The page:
Oy. Vay. Dude.

All I can surmise about May comes from how she feels and also how she is different from this "other woman".  The latter is a more guesswork arena to the Adler approach, but hey, I gots little to go from. I will say this, though: this scene kicked my motherlovin' ass. And I have Shepard to thank for it. May ended up as switchy and twitchy as an epileptic fencer. Child-like in her emotional intelligence because there was no room within or model from which to develop it. Probably bi-polar, but I didn't choose to study it. 

Sadly, I will not be within the next two rounds of Master Class (that's 3 months that will sadly go by - one quarter of a year!!!!!!!!!!!! I may be in a coma at that time). But hopefully, I will be filming GEHENNA come October and acting in front of a camera, not my peers. And on a tropical island. Hells to the yizzah.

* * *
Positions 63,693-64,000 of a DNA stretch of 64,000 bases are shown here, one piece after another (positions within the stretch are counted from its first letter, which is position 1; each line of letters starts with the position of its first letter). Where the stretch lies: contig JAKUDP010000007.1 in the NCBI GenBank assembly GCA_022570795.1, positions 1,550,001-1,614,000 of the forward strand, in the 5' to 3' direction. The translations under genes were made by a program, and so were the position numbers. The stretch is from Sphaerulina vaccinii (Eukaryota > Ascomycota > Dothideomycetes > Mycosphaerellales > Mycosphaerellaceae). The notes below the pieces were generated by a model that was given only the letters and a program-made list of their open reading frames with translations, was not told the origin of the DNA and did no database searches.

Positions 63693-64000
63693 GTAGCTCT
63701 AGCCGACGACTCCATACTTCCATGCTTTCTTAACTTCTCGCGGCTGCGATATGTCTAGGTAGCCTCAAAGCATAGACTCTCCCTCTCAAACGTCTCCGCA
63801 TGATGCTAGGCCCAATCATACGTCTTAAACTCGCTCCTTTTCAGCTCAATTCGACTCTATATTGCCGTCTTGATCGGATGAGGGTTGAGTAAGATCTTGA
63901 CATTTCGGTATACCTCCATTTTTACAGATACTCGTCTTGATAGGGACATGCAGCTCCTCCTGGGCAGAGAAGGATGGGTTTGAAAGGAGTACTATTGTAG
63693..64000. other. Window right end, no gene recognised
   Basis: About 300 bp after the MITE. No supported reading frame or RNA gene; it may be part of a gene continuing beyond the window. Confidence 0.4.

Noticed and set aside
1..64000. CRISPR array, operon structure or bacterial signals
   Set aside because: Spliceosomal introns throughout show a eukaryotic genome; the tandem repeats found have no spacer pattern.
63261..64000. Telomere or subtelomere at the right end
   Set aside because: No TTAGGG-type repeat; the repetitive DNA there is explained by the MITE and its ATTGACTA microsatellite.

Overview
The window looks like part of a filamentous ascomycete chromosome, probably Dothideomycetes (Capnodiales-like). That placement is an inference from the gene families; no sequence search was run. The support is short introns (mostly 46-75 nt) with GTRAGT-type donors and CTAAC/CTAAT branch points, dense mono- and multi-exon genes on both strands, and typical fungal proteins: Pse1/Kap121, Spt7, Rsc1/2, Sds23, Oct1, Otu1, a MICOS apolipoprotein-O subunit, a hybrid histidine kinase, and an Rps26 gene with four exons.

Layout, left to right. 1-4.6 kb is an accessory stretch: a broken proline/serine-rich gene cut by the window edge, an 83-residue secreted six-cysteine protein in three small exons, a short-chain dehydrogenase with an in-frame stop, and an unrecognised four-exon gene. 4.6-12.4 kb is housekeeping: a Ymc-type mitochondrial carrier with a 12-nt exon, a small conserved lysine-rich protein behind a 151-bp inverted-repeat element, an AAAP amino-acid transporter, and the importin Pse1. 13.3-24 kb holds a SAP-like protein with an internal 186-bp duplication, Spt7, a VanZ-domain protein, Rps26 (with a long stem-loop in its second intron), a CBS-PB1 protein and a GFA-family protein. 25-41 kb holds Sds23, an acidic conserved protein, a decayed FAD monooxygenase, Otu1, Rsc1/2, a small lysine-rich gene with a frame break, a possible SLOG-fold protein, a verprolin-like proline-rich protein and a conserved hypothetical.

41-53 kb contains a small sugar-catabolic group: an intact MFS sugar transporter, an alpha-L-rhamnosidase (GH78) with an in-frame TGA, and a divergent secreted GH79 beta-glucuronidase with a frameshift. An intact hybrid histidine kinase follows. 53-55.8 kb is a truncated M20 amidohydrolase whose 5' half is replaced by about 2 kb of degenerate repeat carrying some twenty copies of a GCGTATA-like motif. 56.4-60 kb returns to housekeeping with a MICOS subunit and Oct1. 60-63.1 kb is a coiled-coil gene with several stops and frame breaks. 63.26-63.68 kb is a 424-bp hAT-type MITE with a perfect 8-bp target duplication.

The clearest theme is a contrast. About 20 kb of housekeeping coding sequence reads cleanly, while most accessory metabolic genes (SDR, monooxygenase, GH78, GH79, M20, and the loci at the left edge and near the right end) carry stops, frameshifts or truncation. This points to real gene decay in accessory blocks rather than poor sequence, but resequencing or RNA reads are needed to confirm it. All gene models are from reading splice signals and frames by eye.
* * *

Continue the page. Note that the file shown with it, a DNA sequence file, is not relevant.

In the meantime, I will be working on shorter scenes in Monday night's excellent Hybrid class. So the pencils will get sharpened little by little still.  I have RED LIGHT WINTER and OTHER DESERT CITIES to tackle.  I am determined to discipline myself within Adler and to apply it one day with just the tools of my imagination. Some of them come into play more naturally already - almost archeologically, as the bones of my colorful mind emerge and shake off their dust, then proceed to do a Disneyesque dance that seems all wild, dark and hilarious. 

Enough! Off to rehearsal...Let a little 39 into your life.